Explore the Largest straw coloured fruit bat migration – This peaceful sanctuary, situated on the south western edge of the Lake Bangweulu basin, is one of Zambia’s smallest national parks. It’s 450 km2 however, are so well endowed with rivers, lakes, wetlands, forests, lagoons, meadows and dambos that it supports a uniquely wide range of animals and abundant birds and fish.
Do not expect to see large herds of animals round every corner, but it is surely one of the most picturesque parks in Zambia with superb birdlife.
About ten years ago Kasanka was in danger of becoming yet another defunct national park due to rampant poaching. David Lloyd, a British expatriate, who had lived in Zambia for many years, visited the Park in 1985 and heard the crack of gunshots. He concluded that if there was still poaching there must still be animals there and set out to save the Park from total depletion. He teamed up with a local farmer, sought funding and along with much of their own resources applied for official permission to rehabilitate the Park. They built tourist camps, roads and bridges and set up the Kasanka Trust to raise funds for this community based project. Slowly it began to earn a little money from tourists to help cover costs. Three years later the National Parks and Wildlife Services Department were sufficiently impressed to sign a 10 year agreement with the Trust allowing full management of the Park in conjunction with National Parks & Wildlife Services and to develop it for tourism in partnership with the local community.
Between October and December each year, about 10 million fruit bats descend into a tiny patch of evergreen, swamp-forest (mushitu) inside Kasanka National Park, in Northern Zambia, from the neighbouring Democratic Republic of Congo. These are giant fruit bats – also known as flying foxes – with straw-coloured bodies the size of puppies, and wings that span almost three feet. Now imagine 10 million of these (possibly 15 million according so some researchers). That’s an incredible three-metric-tonnes of bat! And it happens in a pocket of forest no bigger than two or three football pitches.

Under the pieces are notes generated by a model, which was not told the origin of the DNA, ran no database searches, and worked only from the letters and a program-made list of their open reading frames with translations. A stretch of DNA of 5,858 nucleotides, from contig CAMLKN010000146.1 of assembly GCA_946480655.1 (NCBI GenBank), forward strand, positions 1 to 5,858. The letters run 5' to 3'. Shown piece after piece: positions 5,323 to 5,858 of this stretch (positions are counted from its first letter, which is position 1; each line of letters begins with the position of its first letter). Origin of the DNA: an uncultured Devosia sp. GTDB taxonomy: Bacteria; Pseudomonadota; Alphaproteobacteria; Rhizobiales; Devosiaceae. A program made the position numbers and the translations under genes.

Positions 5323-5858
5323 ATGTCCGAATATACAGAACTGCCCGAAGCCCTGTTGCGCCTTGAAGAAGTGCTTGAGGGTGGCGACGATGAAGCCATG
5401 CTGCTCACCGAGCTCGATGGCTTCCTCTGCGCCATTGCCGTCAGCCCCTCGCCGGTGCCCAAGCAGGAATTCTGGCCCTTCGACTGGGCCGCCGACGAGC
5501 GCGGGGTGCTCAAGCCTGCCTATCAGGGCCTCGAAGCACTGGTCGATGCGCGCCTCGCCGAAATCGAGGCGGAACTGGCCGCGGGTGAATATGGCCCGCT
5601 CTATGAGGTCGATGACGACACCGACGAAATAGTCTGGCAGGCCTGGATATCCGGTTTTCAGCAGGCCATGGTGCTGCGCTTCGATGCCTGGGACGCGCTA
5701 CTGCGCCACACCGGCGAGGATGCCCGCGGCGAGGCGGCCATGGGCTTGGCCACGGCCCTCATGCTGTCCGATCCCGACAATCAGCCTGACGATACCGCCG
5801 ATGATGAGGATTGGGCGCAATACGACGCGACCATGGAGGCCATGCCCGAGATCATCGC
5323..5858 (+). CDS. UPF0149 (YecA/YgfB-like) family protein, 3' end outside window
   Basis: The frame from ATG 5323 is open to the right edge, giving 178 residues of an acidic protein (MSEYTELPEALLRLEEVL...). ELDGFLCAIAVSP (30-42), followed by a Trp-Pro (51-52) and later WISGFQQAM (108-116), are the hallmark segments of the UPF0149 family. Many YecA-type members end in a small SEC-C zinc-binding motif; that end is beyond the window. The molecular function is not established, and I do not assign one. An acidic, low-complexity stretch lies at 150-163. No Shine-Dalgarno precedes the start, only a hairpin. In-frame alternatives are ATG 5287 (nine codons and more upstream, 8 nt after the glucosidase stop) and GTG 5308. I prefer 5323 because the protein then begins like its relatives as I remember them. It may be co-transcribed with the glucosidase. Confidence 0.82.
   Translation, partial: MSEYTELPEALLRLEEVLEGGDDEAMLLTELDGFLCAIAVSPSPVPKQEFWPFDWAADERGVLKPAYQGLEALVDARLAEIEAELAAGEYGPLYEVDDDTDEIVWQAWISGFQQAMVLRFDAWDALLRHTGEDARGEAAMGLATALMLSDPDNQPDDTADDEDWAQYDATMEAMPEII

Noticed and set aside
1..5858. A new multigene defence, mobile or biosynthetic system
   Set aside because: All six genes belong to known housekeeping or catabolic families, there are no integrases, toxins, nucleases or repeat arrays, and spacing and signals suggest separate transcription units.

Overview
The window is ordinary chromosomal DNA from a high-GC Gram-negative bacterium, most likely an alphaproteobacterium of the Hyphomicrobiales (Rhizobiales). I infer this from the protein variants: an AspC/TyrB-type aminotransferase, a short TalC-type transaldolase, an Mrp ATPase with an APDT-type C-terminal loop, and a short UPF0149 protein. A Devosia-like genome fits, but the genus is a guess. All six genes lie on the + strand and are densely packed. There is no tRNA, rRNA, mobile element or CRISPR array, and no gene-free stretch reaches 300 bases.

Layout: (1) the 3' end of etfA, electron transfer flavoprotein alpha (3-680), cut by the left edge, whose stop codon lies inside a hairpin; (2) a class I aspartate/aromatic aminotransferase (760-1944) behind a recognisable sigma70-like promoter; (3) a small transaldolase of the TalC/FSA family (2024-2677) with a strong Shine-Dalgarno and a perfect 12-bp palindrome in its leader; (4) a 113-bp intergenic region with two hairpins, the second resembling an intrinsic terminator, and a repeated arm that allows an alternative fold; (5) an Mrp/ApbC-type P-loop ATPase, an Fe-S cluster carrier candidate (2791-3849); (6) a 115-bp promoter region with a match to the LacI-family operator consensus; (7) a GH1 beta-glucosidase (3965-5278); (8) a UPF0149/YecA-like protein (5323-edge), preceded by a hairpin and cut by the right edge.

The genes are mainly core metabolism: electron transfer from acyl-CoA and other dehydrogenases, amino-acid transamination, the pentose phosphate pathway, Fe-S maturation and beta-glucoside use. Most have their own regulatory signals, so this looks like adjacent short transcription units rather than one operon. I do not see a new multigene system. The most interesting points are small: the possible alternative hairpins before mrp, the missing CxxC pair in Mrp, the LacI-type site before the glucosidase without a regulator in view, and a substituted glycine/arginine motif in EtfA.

Explore the largest straw coloured fruit bat migration – They come in search of the waterberries, mangoes, wild loquats and red-milkwood berries that appear in abundance at this time of year. These bats are one of the most important migratory animals when it comes to regenerating the forests of Africa. Each will feast on around two kilograms of fruit nightly, collectively adding up to around 6 000 tonnes of fruit. The bats then head off on their long migratory path, spreading seeds through dropping their faeces, assisting with the growth and ultimately the regeneration of the land.
This time in Kasanka National Park isn’t just great for seeing the bats; with green grass, bright flowers and hordes of migratory birds providing plenty of visual treats. Although this isn’t a spot for scouring out the big five you can often see monkeys, civets, hippos, elephants and even sitatunga.
This is one of Africa’s most spectacular wildlife secrets, with the shoebill stork a particularly strong drawcard. There are also wattled crane, sacred ibis, spur-winged goose, and swamp flycatcher, as well as plenty of elephant, buffalo, reedbuck, and massive herds of black lechwe.
This natural phenomenon, unique to Kasanka, takes place over approximately 90 days from late October to mid-December. Taking place in one area, and only for a short while means that your safari has to be impeccably timed.
Kasanka even offers amazing treetop-hides perched 20 metres up-in-the-air in the Bat Forest, allowing you to fully appreciate this unique experience.